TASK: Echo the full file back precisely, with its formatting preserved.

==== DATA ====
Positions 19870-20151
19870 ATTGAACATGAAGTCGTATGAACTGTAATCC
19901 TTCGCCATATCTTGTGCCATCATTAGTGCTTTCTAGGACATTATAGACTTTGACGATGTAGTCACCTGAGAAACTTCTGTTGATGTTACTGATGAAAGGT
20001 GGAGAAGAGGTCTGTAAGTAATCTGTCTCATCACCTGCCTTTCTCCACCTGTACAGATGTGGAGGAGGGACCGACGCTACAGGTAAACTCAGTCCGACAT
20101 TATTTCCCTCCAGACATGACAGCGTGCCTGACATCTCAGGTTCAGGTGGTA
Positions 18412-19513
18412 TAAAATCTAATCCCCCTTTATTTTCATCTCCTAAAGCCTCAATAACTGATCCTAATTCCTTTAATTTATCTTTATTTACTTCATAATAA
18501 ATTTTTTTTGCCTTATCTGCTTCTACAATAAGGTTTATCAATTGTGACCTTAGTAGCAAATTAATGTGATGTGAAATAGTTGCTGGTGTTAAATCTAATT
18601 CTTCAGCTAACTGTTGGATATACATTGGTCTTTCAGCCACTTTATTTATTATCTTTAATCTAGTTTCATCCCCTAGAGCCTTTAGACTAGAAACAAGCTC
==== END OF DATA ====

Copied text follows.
Positions 19870-20151
19870 ATTGAACATGAAGTCGTATGAACTGTAATCC
19901 TTCGCCATATCTTGTGCCATCATTAGTGCTTTCTAGGACATTATAGACTTTGACGATGTAGTCACCTGAGAAACTTCTGTTGATGTTACTGATGAAAGGT
20001 GGAGAAGAGGTCTGTAAGTAATCTGTCTCATCACCTGCCTTTCTCCACCTGTACAGATGTGGAGGAGGGACCGACGCTACAGGTAAACTCAGTCCGACAT
20101 TATTTCCCTCCAGACATGACAGCGTGCCTGACATCTCAGGTTCAGGTGGTA
Positions 18412-19513
18412 TAAAATCTAATCCCCCTTTATTTTCATCTCCTAAAGCCTCAATAACTGATCCTAATTCCTTTAATTTATCTTTATTTACTTCATAATAA
18501 ATTTTTTTTGCCTTATCTGCTTCTACAATAAGGTTTATCAATTGTGACCTTAGTAGCAAATTAATGTGATGTGAAATAGTTGCTGGTGTTAAATCTAATT
18601 CTTCAGCTAACTGTTGGATATACATTGGTCTTTCAGCCACTTTATTTATTATCTTTAATCTAGTTTCATCCCCTAGAGCCTTTAGACTAGAAACAAGCTC